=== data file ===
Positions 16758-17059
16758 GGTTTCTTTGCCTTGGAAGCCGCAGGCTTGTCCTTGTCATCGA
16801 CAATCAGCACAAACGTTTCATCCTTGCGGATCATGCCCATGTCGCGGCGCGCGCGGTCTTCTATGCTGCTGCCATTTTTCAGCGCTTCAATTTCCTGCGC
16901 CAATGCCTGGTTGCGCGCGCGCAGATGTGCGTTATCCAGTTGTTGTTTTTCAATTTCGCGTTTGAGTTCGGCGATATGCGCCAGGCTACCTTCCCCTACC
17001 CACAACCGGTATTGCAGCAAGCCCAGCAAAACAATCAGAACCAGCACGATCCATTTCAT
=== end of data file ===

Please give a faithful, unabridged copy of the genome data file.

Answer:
Positions 16758-17059
16758 GGTTTCTTTGCCTTGGAAGCCGCAGGCTTGTCCTTGTCATCGA
16801 CAATCAGCACAAACGTTTCATCCTTGCGGATCATGCCCATGTCGCGGCGCGCGCGGTCTTCTATGCTGCTGCCATTTTTCAGCGCTTCAATTTCCTGCGC
16901 CAATGCCTGGTTGCGCGCGCGCAGATGTGCGTTATCCAGTTGTTGTTTTTCAATTTCGCGTTTGAGTTCGGCGATATGCGCCAGGCTACCTTCCCCTACC
17001 CACAACCGGTATTGCAGCAAGCCCAGCAAAACAATCAGAACCAGCACGATCCATTTCAT